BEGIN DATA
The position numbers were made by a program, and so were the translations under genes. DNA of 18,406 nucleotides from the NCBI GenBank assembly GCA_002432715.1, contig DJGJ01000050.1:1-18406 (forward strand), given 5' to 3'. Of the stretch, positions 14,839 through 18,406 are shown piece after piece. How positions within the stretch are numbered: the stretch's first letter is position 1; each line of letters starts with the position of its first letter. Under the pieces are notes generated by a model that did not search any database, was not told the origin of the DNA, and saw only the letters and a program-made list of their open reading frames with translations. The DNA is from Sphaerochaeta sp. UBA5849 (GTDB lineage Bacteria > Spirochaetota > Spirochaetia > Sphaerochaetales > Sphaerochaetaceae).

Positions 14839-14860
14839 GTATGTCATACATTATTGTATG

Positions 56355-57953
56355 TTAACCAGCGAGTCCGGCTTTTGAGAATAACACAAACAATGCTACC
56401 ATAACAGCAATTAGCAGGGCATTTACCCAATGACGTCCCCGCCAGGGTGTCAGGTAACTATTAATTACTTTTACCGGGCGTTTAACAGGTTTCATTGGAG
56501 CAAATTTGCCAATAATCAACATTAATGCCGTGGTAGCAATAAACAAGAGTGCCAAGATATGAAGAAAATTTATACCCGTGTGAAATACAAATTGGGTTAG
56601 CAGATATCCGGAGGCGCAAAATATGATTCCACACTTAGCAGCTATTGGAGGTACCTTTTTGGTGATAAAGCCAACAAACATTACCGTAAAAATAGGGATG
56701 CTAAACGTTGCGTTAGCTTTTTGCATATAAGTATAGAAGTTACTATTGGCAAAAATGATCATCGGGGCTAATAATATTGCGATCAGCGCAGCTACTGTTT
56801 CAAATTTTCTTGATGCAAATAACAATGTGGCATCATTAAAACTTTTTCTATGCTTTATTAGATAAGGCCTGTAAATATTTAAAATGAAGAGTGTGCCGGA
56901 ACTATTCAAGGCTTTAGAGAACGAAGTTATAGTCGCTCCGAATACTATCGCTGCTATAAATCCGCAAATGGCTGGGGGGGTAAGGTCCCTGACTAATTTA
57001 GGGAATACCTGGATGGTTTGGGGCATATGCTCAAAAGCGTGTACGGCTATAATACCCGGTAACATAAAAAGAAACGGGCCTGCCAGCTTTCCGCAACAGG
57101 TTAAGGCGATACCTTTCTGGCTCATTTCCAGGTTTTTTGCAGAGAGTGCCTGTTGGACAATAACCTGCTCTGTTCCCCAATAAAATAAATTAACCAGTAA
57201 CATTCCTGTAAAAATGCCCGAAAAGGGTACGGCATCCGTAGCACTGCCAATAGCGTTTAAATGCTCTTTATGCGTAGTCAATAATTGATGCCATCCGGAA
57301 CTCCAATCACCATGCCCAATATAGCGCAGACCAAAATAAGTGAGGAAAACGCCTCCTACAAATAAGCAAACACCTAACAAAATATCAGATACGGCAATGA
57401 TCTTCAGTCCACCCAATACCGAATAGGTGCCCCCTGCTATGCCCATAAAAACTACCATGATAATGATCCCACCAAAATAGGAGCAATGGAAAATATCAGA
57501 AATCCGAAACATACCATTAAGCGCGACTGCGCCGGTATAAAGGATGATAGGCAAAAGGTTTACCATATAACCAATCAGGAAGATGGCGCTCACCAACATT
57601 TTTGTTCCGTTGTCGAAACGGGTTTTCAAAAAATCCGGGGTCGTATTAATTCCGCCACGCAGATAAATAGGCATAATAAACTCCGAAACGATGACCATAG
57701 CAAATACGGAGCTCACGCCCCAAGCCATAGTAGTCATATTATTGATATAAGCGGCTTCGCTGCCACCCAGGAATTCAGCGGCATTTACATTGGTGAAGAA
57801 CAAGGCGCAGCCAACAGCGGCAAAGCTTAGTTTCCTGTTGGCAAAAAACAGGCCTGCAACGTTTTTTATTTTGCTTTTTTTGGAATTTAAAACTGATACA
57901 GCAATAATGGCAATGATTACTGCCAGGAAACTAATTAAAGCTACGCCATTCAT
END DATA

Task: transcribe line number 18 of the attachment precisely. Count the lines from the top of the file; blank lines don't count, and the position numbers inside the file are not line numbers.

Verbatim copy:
57601 TTTGTTCCGTTGTCGAAACGGGTTTTCAAAAAATCCGGGGTCGTATTAATTCCGCCACGCAGATAAATAGGCATAATAAACTCCGAAACGATGACCATAG